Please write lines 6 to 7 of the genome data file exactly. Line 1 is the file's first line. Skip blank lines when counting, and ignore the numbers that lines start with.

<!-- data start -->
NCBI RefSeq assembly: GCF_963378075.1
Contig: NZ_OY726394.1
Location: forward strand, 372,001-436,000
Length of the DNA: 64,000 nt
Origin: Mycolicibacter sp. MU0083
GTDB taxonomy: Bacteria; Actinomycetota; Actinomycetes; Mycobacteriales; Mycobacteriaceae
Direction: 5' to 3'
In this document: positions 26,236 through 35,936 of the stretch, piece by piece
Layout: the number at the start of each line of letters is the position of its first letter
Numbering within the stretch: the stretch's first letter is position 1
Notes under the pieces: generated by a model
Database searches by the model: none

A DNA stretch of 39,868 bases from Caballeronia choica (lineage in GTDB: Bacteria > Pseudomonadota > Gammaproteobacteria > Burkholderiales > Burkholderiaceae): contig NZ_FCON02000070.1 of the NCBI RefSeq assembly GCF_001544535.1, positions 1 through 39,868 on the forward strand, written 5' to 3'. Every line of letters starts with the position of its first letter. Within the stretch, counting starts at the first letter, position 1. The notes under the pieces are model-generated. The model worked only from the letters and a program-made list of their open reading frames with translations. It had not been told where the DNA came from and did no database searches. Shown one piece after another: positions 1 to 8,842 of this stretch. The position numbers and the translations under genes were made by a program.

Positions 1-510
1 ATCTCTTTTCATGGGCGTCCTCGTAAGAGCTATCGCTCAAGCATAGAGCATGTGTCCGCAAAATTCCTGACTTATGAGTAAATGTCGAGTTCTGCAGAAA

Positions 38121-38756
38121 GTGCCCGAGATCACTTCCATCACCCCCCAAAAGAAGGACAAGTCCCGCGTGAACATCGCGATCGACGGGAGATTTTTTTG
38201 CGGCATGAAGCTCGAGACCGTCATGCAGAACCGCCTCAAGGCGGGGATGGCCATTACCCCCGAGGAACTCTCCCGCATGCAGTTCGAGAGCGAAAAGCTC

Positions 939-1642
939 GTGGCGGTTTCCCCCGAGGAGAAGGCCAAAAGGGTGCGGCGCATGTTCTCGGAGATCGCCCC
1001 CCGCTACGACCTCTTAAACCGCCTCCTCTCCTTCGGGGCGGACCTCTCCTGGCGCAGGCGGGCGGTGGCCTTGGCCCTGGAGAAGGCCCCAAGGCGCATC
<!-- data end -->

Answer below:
GTDB taxonomy: Bacteria; Actinomycetota; Actinomycetes; Mycobacteriales; Mycobacteriaceae
Direction: 5' to 3'